4.  Below are a few selected quotes from Caritas in Veritate:

“Hunger is not so much dependent on lack of material things as on shortage of social resources, the most important of which are institutional. What is missing, in other words, is a network of economic institutions capable of guaranteeing regular access to sufficient food and water for nutritional needs...”

“It is therefore necessary to cultivate a public conscience that considers food and access to water as universal rights of all human beings, without distinction or discrimination.

“Economic activity cannot solve all social problems through the simple application of commercial logic. This needs to be directed towards the pursuit of the common good... Therefore, it must be borne in mind that grave imbalances are produced when economic action, conceived merely as an engine for wealth creation, is detached from political action, conceived as a means for pursuing justice through redistribution.”

“Economy and finance, as instruments, can be used badly when those at the helm are motivated by purely selfish ends.”

Economic life undoubtedly requires contracts, in order to regulate relations of exchange between goods of equivalent value. But it also needs just laws and forms of redistribution governed by politics, and what is more, it needs works redolent of the spirit of gift.”

“Hence it is important to call for a renewed reflection on how rights presuppose duties, if they are not to become mere licence.

“...the natural environment is more than raw material to be manipulated at our pleasure; it is a wondrous work of the Creator containing a ‘grammar’ which sets forth ends and criteria for its wise use, not its reckless exploitation.”

“In the search for solutions to the current economic crisis, development aid for poor countries must be considered a valid means of creating wealth for all.”


Burgess Laughlin said...

Stephen, thank you for this article. It is clear and informative, especially for activists working for a more rational and therefore freer world.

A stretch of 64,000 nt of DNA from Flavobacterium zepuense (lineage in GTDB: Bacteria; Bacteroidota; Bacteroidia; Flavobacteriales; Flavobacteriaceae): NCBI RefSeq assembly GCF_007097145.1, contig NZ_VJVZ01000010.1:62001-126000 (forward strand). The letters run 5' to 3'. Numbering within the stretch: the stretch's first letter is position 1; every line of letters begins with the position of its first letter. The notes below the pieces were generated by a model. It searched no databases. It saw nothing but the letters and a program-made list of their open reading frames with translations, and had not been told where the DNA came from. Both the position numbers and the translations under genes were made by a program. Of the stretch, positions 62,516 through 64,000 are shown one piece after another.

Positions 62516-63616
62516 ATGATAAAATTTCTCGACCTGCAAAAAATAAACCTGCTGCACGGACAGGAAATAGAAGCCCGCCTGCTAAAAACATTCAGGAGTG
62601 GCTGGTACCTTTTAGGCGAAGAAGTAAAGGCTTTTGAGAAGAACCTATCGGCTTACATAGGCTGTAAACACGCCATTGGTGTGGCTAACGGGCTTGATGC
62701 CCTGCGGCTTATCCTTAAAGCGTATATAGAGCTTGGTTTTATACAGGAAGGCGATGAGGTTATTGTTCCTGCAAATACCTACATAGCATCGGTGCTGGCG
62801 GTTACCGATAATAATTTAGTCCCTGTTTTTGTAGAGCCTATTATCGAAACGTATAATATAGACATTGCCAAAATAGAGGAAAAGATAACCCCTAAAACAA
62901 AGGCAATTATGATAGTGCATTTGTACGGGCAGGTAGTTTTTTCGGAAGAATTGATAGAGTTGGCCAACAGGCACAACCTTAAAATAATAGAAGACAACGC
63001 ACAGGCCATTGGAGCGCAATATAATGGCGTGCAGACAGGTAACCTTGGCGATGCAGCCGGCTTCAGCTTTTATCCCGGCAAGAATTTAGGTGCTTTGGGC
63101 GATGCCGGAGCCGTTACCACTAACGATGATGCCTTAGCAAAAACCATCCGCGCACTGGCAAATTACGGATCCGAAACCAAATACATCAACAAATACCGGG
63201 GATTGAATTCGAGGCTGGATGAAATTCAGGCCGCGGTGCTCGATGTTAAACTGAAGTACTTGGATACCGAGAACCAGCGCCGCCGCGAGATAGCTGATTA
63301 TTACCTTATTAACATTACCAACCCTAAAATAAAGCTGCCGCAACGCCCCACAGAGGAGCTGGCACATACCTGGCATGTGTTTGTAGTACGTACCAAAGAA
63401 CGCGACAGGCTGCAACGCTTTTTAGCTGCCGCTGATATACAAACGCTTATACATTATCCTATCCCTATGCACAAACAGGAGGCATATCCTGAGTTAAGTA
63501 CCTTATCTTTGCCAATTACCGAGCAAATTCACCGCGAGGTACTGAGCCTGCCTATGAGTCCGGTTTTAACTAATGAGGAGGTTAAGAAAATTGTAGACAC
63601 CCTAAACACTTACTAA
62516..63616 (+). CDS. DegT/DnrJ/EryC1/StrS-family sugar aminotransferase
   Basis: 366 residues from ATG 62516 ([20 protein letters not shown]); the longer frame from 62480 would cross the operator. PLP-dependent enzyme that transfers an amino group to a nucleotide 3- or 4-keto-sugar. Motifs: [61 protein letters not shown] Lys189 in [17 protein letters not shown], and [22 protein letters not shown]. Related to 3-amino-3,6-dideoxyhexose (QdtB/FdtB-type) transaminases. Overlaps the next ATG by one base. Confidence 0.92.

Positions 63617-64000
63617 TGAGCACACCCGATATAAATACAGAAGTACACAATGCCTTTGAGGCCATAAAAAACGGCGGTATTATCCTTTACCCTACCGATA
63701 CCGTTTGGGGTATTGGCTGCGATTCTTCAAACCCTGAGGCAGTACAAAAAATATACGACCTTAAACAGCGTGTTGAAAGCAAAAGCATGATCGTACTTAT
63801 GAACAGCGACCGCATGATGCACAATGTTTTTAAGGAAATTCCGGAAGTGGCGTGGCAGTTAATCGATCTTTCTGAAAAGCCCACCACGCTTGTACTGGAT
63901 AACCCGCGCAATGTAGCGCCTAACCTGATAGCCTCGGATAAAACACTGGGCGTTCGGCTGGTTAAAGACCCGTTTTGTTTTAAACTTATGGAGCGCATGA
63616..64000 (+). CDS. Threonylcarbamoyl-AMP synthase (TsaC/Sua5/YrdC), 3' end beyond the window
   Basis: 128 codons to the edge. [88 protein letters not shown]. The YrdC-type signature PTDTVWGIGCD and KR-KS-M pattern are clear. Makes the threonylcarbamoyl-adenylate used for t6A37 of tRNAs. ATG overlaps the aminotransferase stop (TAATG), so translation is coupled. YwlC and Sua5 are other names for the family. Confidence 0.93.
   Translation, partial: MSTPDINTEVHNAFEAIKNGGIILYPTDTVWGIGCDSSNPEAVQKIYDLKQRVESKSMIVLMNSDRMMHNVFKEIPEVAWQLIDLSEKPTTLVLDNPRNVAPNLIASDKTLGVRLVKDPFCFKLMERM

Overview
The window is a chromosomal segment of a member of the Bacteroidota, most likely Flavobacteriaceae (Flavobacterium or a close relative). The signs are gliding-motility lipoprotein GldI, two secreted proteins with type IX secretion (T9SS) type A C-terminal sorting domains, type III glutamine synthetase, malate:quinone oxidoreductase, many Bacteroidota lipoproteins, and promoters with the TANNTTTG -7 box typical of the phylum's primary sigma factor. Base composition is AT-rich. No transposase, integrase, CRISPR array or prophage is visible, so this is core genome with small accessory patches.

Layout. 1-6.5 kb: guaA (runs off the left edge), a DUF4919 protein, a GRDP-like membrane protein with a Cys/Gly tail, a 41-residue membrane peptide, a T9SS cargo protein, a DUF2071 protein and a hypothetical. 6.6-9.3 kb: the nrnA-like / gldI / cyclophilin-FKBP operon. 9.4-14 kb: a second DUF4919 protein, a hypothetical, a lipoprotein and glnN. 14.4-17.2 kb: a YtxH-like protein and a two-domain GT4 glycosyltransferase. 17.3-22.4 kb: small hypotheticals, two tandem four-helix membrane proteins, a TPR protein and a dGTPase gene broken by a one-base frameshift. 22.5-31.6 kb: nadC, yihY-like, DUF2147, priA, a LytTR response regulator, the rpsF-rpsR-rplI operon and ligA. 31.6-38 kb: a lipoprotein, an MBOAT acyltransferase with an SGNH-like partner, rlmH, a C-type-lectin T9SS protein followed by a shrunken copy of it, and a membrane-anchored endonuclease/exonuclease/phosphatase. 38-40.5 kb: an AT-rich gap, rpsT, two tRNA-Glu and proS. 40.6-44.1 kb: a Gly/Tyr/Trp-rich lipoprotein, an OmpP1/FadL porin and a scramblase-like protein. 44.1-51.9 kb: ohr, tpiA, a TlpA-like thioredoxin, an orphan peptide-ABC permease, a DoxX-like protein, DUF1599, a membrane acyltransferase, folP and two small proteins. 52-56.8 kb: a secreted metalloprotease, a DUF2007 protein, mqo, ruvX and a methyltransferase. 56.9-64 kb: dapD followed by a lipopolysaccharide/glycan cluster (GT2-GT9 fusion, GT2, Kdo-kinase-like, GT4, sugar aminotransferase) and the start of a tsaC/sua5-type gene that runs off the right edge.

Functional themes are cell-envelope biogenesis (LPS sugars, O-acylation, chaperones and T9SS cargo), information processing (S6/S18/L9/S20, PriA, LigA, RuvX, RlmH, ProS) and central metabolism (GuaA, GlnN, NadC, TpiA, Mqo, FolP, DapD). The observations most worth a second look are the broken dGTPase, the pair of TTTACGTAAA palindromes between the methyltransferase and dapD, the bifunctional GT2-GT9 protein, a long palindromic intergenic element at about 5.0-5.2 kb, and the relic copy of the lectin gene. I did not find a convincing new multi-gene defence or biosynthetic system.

Such activists struggle with the "problem of two definitions." Their opponents use terms/ideas that are invalid (usually because they are defined by nonessentials or are package deals). The conventional left/right distinction is an example.

Some of your readers might be interested in a lengthy discussion of the epistemological issue of defining "right" and "left":


Or go directly to the comments section to see Ron Pisaturo's concise summary.

And, for philosopher Ayn Rand's logical and concise definition, see "Rightists vs. Leftists" in The Ayn Rand Lexicon here:


Stephen Bourque said...

Thanks for the comment and links, Burgess.

For most of my life, I too held the political right to indicate the side representing freedom. (This applies to America, at least. In a European context, the right vs. left distinction tended to refer to fascism vs. communism, one of the indicators that freedom isn't even on the radar in Europe.) Republicans (i.e. the right, the conservatives) were nominally the defenders of limited government and free markets; they were the party that eliminated slavery.

However, looking back, it is hard to square what the Republicans stood for with what they actually did over the last four or five decades. Nixon killed gold and visited China. Reagan and especially the two Bushes spent and expanded the government beyond what Democrats would have dared. Worst of all, the recent Bush and conservatives in general permitted religion to seep in and fuel their sacrifice-driven agenda.

It may be that there is a lack of precision in using left and right as I did in the post. My intent was to highlight the difference between the Objectivist position and that of the two main schools of thought: subjectivism and intrinsicism. Today, roughly speaking (and in political terms), subjectivism corresponds to the left and intrinsicism corresponds to the right (specifically the religious right).

I chose to use left and right because I'm not sure that the terms subjectivism and intrinsicism are widely recognized and understood by a general audience. (Maybe I'm wrong about that.) I was deeply impressed by Harry Binswanger's excellent lectures at OCON a week or so ago, in which he dashed the false dichotomy of subjectivism vs. intrinsicism, showing that reality actually supports a trichotomy: the objective against the subjective and intrinsic. Of course, Leonard Peikoff's DIM Hypothesis makes the same observation.

On a related side note, one thing I worried about with my opening paragraph is that the analogy with being attacked from two sides would suggest that we (Objectivists) are somehow between the left (subjectivists) and the right (intrinsicists). That is totally false, of course. The Objectivist position is not a middle ground between two extremes, but is itself an extreme position: a radical, uncompromising advocacy of reason and individual rights.